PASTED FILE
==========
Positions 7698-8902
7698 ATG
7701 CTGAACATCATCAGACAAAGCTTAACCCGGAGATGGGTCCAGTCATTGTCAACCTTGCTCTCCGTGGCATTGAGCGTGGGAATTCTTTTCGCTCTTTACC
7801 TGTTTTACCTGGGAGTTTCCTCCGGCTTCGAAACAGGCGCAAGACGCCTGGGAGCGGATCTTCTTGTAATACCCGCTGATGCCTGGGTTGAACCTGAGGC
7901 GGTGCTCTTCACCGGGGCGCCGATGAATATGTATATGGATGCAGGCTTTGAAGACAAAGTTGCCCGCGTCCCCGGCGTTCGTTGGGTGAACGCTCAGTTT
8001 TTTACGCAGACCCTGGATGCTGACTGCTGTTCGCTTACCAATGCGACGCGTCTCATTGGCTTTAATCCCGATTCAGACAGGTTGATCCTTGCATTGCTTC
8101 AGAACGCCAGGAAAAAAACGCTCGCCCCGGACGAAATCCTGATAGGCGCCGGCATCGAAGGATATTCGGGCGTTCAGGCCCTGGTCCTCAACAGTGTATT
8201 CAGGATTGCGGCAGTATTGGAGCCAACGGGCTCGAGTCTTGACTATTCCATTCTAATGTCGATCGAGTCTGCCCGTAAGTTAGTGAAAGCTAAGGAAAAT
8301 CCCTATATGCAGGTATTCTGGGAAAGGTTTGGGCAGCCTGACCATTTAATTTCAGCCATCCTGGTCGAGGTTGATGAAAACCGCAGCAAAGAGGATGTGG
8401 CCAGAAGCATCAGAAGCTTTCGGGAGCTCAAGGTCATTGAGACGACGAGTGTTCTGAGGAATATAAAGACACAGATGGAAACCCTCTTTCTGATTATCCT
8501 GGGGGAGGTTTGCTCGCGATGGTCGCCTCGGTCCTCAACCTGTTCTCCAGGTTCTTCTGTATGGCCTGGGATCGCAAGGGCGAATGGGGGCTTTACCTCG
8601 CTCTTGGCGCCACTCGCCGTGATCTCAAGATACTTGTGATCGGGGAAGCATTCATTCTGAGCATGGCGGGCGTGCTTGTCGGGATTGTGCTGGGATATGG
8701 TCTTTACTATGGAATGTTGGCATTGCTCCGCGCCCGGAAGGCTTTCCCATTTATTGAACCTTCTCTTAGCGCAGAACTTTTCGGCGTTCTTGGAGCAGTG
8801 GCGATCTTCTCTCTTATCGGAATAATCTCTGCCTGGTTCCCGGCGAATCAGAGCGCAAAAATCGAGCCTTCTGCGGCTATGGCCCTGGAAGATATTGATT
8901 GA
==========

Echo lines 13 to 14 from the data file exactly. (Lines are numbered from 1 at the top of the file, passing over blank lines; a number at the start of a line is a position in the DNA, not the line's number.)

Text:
8701 TCTTTACTATGGAATGTTGGCATTGCTCCGCGCCCGGAAGGCTTTCCCATTTATTGAACCTTCTCTTAGCGCAGAACTTTTCGGCGTTCTTGGAGCAGTG
8801 GCGATCTTCTCTCTTATCGGAATAATCTCTGCCTGGTTCCCGGCGAATCAGAGCGCAAAAATCGAGCCTTCTGCGGCTATGGCCCTGGAAGATATTGATT